Coronavirus: Farmers feel the pressure as pandemic slows meat processing

There's increasing concern from meat and farming sector leaders about the impact of the slowed processing capacity at the country's meatworks due to the COVID-19 lockdown.

Meat companies are classified as an essential service under lockdown, however they must operate under strict health and safety rules to stop the spread of the virus.

Restrictions include workers standing at least two metres apart, which has meant a slower processing chain, and a drop in productivity.

Representatives from the meat and farm sectors addressed the Government's Epidemic Response Committee on Wednesday to update it on the impact of the pandemic.

The committee is a group of 11 MPs, the majority of whom are in Opposition, who meet via video conference with the purpose of holding the Government to account on its coronavirus response. 

Federated Farmers president Katie Milne told the MPs the double whammy of drought and reduced capacity at meat processing works meant many farmers were carrying into the colder months more stock than they would wish, and feed was very tight

Katie Milne updates the committee on how farmers are coping in the lockdown.
Katie Milne updates the committee on how farmers are coping in the lockdown. Photo credit: Newshub

"Meat that was getting $5-something a kilo is now bringing in $3, if we can get it off the farm. The milk returns (per kg of milk solids) had $7 in front of it this year but there are predictions next year it will be $5," Milne said.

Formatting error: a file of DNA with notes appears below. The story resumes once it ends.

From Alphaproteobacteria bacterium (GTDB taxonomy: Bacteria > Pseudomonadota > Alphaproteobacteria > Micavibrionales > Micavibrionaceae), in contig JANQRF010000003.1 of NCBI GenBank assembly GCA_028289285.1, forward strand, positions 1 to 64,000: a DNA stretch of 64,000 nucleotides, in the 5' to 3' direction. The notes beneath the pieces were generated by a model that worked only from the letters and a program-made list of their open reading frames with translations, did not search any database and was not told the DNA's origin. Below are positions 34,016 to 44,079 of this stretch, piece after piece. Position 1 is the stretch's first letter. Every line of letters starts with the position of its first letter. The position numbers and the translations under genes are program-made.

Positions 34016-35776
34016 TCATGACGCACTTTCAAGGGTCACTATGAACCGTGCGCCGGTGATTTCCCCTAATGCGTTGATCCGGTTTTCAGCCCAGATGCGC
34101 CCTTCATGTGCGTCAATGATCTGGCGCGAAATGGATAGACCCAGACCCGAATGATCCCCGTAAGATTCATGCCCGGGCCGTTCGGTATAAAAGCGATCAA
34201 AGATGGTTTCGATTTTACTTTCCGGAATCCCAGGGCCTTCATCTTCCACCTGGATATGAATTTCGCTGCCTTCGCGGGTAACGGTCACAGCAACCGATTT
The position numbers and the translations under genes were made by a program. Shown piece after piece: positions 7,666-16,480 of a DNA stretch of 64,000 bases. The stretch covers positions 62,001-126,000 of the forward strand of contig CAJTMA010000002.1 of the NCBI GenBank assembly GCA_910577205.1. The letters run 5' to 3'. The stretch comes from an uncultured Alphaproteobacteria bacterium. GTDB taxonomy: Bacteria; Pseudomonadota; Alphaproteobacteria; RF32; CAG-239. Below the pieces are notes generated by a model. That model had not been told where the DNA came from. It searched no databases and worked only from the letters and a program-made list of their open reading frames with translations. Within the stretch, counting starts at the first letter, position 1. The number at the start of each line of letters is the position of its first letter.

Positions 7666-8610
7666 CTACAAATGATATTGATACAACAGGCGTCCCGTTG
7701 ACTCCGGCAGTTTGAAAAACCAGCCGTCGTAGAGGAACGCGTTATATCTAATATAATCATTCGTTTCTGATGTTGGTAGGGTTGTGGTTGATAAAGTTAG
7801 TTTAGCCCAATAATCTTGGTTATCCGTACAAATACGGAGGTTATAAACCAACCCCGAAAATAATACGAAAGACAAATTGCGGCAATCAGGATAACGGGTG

While the sector was working as hard as it could to keep things going, "farming will not come out of this unscathed," she said.

Meat Industry Association CEO, Tim Ritchie said meat processors were committed to ensuring the safety of the sector's 25,000 workers and not being a vector for the spread of the virus.

However, he said the implications had been a significant drop in productivity.

"Beef has reduced by 30 percent, sheep by 50 percent and venison has slowed by about 75 percent," said Ritchie.

"The key now is how can we lift that throughput with prejudicing that worker safety."

He said companies had been looking about how they might innovate to increase production, including with longer shifts.

"But the central key will be adjusting the two-metre distance combined with PPE as informed by science.

"Now we have things bedding down and working properly we can look forward to how we can unlock some of that capacity."

He said processors were working as hard as they could to increase with some major companies looking to work through the Easter break.

Ritchie described the collaboration with the Government, through MPI as excellent, as they worked through the issue. 

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